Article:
Septicaemia is an uncommon complication of surgery. It is widespread, overwhelming infection spreading through the body, carried in the blood. It is a serious complication which can also lead to other problems. It usually results from the spread of infection from somewhere more localised, like the wound, the lungs (pneumonia) or the bladder. (The word sepsis, which you may also hear, describes the state or reaction of the body when septicaemia is present).
Septicaemia is more likely after surgery which carried a higher infection risk, particularly abdominal surgery involving cutting the bowel, surgery after trauma where wounds may be contaminated, and severe burns. It is more likely if your immune system is suppressed (such as if you are on long-term steroid treatments, if you have diabetes, or if you are very young or very elderly).
If you develop septicaemia you will be collapsed, confused and unwell. Treatment is with oxygen therapy, antibiotics, fluids and other medicines, and you will usually need to go to intensive care.
Other bodily injury
There is a small risk of injury whilst under general anaesthetic. Anaesthetic damage can include scratches to the inside of your throat from the passage of breathing tubes, and damage to dental crowns. Muscle aches and pains are common for a few days afterwards and can be due to your positioning for surgery, particularly if your surgery was long. Some neck pains are quite common after surgery.
There is a small risk of surgical injury, when the surgeon accidentally harms other tissues and has to repair them. In the past there were episodes in which people had the wrong operation. Thankfully this is now almost unheard of, as careful steps are taken to prevent confusion, including marking your body before you are put under anaesthetic, to identify exactly which part of you is being operated upon.
Bleeding, wound and skin complications
Bleeding of any sort is more common after very long and very major operations, and after operations in which you have needed blood transfusions. It is also more common if you have a tendency to bleed easily or clot poorly, and more likely if you are on anticoagulant medicine (which is used to prevent blood clots).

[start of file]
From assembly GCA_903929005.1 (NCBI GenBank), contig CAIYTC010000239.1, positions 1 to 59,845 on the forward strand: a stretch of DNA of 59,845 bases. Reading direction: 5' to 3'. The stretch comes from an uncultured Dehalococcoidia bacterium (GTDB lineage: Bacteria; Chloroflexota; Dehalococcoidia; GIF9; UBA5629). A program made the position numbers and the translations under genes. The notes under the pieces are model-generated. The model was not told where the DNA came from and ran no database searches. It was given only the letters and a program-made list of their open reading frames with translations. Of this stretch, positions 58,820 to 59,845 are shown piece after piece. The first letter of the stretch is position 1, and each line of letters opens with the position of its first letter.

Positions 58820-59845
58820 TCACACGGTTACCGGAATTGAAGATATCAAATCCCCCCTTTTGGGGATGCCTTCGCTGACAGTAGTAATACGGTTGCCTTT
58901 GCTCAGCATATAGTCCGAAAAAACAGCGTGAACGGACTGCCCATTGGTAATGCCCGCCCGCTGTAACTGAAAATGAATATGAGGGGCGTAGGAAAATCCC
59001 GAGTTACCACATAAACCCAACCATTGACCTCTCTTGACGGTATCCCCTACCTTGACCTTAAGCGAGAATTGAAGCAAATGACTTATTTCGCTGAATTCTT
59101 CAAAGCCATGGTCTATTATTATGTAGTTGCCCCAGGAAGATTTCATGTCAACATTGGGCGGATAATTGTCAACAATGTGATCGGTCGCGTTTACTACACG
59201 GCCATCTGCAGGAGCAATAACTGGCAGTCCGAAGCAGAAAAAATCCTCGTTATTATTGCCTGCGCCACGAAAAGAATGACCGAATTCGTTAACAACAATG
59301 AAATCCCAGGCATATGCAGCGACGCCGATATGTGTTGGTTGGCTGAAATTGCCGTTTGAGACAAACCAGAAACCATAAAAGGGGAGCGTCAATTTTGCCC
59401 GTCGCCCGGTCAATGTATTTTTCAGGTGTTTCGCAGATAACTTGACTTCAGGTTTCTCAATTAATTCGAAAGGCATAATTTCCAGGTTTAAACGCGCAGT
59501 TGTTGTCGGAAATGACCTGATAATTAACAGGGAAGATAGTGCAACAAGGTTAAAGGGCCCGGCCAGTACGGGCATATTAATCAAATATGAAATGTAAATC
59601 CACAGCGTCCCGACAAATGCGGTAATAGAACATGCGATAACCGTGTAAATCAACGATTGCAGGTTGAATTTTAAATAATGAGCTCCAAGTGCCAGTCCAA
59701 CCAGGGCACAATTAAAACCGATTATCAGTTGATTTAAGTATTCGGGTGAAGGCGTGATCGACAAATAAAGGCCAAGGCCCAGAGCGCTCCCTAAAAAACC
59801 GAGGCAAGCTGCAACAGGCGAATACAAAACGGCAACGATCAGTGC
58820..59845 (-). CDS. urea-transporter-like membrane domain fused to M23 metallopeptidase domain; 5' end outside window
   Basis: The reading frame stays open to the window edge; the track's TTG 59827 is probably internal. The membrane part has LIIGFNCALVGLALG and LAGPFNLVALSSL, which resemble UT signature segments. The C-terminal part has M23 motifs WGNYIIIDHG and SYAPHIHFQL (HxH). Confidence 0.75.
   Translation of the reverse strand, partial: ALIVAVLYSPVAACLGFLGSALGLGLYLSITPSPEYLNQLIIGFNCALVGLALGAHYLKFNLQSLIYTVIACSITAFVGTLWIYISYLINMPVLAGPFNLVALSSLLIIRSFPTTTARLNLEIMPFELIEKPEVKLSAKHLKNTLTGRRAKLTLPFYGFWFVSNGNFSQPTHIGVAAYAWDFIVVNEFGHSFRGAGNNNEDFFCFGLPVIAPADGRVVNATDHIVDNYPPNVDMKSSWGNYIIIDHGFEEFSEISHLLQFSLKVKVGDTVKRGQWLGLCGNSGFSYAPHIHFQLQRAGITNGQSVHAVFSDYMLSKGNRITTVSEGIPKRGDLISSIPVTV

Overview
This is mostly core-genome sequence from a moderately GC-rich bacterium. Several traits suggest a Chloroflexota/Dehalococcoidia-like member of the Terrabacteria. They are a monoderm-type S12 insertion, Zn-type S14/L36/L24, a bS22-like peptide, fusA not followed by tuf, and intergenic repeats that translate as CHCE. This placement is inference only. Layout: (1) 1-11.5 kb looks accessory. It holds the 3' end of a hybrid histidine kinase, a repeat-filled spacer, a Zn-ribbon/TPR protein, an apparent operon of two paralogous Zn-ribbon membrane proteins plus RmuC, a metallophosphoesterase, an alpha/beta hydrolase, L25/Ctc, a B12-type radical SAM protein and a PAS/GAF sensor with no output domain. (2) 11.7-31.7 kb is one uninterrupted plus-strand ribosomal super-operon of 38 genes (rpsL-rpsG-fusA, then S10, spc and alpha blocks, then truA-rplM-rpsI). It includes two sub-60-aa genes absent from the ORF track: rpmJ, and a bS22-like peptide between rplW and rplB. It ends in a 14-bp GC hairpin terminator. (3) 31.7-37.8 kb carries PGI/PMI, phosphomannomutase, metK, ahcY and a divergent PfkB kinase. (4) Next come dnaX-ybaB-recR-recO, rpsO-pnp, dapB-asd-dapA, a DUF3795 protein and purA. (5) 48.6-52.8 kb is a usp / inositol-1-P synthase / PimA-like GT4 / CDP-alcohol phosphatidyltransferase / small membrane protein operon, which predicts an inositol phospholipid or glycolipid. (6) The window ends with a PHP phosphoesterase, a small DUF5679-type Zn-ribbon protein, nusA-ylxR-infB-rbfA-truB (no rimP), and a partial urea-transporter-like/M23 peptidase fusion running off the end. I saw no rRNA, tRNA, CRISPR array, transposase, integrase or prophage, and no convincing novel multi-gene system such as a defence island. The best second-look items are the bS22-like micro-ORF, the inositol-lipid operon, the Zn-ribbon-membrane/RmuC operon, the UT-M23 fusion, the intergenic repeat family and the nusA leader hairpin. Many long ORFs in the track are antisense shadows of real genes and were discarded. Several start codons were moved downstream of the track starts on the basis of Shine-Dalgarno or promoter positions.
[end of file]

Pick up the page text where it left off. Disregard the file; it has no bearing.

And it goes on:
Bleeding which hasn't stopped since surgery or starts straight afterwards usually means that tiny blood vessels around the area of surgery are leaking very slightly. If the bleeding is slight it may just be 'oozing' from the wound and this usually settles quickly. However, if it is more than this then you may have to go back into theatre (under anaesthetic) for the surgeon to find the source of the bleeding, and stop it.
This is much less common, as your surgeon will take great care to make sure large blood vessels, which can bleed heavily, are sealed off before the end of your operation. If heavy bleeding does occur this may mean stitches have burst, or that your blood is not clotting well as an effect of the surgery. This is an emergency, as blood loss may lead to shock and collapse. You will need to go straight back to theatre and you may need a blood transfusion.
Heavy bleeding is mainly seen after more major operations, when large blood vessels may have been cut or damaged. This is more likely to happen after surgery to large blood vessels, large joint replacements, surgery after you have experienced serious trauma (such as a road accident), and surgery associated with cancer, when there may be abnormal blood vessels present.
A haematoma is a trapped pocket of blood in the body which has leaked from a wound or blood vessel. It may be just under the skin, where it may form a bluish lump, close to the wound (where it may leak but won't completely empty, as it will have partially clotted), or inside the body where it can't be seen. The blood in a haematoma is outside your circulation, trapped in the body tissues.
Haematomas can be uncomfortable, particularly if large; if you develop one your surgeon may want to drain it. They can leave a small lump even after healing has occurred, as the trapped blood may leave behind a bit of fibrous tissue as it is reabsorbed. They can also become a site of infection, particularly if large.
Bruising is the leakage of blood from cut or damaged blood vessels into the subcutaneous tissues. It is more obvious in pale-skinned people, whose skin is more transparent and who may appear more bruised than others even if they are not.
Most people will have some bruising after surgery but some people seem to bruise particularly easily. This includes: